Starting Down the Road to Financial Independence? Don’t Obsess Over Investment Returns, but you MUST Obsess Over this




The 20somethingfinance motto is “Get a Head Start on your Freedom”.

“Freedom” is a bit ambiguous really, and as with a lyric on a favorite song, you can take it to mean whatever you like. But if I’m being honest about what “freedom” means for me, it is “financial independence“.

Who wouldn’t want the freedom that financial independence can provide? So I thought I’d focus for a moment on a trap that I see some people fall in to and what truly matters when it comes to financial independence.

What type of things can contribute to you getting a head start or even a strong late start? There are many, but one of the most prevalent is to invest your money and let the magic of compound interest take over from there. Take a little bit here and there, invest it for a few decades, and Voilà! You’re rich one day.

It’s the promise that has been laid out by the financial industry. And if you are consistently maintaining/adding to your investment position through the good market years and bad, there is merit to it.

But there’s something that worries me a bit when I hear certain people say,

“I was able to sell off that old bike/car/toy/etc., get a few $K’s, and now I’m looking to invest it. Any recommendations?”

or




“I’ve crunched the numbers and put aside about 10% for retirement, which should be enough over the long haul with the 10% average investment returns.”

or

“You know that money I got from X, Y, or Z? I just put it in to a few of the best performing mutual funds.”

or

“I’ve got $5,000 saved. Where should I put it – a Roth IRA, a CD?”

or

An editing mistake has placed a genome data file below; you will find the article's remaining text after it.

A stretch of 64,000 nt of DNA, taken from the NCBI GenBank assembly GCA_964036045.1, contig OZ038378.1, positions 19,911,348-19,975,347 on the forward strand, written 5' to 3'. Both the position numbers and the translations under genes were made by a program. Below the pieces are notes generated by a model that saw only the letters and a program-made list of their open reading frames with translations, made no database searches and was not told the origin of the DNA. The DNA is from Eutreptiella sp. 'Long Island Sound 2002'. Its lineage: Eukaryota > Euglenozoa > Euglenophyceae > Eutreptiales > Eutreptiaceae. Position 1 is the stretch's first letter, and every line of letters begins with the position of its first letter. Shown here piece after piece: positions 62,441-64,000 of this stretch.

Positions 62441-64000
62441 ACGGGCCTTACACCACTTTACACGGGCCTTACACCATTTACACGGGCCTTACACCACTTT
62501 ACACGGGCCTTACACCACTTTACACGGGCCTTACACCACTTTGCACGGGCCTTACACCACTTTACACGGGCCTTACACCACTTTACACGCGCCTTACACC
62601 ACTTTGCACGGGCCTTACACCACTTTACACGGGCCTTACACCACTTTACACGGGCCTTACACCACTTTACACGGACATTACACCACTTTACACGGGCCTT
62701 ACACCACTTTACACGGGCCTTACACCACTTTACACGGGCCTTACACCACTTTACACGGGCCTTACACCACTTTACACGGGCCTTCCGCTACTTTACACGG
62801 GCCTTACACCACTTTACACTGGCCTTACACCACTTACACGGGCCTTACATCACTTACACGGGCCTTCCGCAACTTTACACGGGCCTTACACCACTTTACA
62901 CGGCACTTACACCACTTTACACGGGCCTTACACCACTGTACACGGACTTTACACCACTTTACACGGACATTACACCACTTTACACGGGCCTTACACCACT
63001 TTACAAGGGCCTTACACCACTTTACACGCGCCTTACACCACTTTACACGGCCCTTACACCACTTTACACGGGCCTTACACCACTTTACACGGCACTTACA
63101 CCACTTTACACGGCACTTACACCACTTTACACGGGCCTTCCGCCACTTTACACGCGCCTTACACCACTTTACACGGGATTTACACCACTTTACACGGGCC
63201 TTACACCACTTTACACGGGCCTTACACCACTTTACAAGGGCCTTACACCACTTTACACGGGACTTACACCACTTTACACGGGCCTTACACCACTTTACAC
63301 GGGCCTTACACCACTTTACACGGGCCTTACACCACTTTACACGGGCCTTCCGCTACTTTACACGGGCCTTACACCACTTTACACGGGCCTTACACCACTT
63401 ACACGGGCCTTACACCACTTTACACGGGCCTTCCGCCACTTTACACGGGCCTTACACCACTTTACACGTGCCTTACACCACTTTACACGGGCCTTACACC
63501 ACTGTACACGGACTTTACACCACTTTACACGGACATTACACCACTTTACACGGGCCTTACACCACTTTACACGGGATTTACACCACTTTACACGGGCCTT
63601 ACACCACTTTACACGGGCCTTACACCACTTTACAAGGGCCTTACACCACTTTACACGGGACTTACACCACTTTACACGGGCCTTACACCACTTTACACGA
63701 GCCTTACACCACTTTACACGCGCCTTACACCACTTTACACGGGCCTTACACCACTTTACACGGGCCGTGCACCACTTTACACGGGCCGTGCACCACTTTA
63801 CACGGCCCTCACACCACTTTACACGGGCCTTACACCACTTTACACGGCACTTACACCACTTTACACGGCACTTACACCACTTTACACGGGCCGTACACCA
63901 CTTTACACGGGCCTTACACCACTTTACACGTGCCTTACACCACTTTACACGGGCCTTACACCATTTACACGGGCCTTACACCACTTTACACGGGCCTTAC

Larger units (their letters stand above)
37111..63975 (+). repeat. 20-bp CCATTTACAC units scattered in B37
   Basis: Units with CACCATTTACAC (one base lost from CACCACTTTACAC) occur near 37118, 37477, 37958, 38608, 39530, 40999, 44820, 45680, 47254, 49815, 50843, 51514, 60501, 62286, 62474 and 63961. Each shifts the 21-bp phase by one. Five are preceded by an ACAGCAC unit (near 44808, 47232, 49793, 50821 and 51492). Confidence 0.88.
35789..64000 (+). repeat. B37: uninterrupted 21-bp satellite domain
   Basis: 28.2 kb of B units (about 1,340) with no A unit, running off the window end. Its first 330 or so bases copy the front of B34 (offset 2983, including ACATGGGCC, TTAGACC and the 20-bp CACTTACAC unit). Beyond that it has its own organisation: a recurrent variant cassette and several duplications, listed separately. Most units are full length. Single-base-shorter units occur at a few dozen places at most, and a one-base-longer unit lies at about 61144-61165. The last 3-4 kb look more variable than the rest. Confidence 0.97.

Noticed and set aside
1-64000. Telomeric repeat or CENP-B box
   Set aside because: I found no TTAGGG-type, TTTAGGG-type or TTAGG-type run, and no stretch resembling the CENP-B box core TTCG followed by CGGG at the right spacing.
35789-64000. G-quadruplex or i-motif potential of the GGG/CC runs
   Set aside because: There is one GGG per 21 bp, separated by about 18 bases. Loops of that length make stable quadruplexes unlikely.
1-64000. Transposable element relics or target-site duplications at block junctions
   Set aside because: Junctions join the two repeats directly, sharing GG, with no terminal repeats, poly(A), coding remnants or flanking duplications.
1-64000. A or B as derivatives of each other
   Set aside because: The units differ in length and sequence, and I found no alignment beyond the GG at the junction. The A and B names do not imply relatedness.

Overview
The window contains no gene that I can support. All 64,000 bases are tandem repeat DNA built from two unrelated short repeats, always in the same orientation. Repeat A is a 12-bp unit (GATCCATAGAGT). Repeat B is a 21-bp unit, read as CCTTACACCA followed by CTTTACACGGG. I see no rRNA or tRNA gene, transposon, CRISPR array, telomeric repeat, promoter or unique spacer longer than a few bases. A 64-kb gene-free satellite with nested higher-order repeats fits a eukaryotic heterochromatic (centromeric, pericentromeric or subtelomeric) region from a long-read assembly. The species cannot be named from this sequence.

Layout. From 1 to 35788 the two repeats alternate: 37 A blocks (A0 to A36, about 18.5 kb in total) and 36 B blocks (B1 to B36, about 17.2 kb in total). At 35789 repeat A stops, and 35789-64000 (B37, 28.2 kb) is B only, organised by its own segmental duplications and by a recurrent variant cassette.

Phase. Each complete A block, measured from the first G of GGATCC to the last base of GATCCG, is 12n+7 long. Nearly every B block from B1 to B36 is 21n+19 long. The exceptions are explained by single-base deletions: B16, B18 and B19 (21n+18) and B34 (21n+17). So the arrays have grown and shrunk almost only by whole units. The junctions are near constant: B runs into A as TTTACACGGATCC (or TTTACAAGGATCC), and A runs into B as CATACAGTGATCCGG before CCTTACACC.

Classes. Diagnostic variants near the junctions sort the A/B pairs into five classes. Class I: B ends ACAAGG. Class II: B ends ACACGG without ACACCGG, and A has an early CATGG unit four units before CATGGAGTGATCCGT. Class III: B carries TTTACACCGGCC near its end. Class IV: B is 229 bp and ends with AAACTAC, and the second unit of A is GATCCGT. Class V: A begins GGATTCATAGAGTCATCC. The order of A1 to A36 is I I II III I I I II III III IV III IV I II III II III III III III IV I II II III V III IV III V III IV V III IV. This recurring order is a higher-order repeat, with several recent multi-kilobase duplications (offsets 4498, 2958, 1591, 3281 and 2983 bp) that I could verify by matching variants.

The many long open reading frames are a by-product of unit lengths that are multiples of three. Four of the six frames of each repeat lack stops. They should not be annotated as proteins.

How much should I save?

The intentions here are mostly good. Saving money for retirement is definitely better than not. And investing it is better than letting it get eroded by inflation.

What worries me is that it often comes from someone who has poor spending habits and their mindset is:

I’m going to be good and save and invest this, I’ll get a great return, my work here is done for a while.”

And then they resume normal spending behavior: getting takeout food every night, purchasing bottled water or soda, driving cars with $300+/month leases and/or getting 15 miles per gallon, buying a home that is too big and then filling it with stuff, accruing credit card and other high interest debt, etc., etc.

financial independence variableHere’s the thing: when you have low asset levels, personal savings rate > investment rate of return. Actually, I think that’s a bit of an under-statement, so lets try this: personal savings rate is 90% of the battle. Investment returns (i.e. asset allocation A vs. asset allocation B) are comparatively insignificant. Sadly, the average personal savings rate for Americans is now at 3.9%.

If you want financial independence, personal savings rate should be priority #1, 2, and 3 to get you there. And 3.9% isn’t anything close to being able to cut it.

And this stays true until one amasses a few hundred thousand dollars in assets or more. When one reaches those levels, then investment returns start having a much larger impact, and at some point can even surpass non-investment income.

So… it’s great that you’re saving early – congratulations. But there’s no need to obsess over investment returns. And if you truly want to look towards the future, you will have a much higher impact if you instead obsess over your spending habits, in order to boost your personal savings rate to 10 times 3.9% and beyond.

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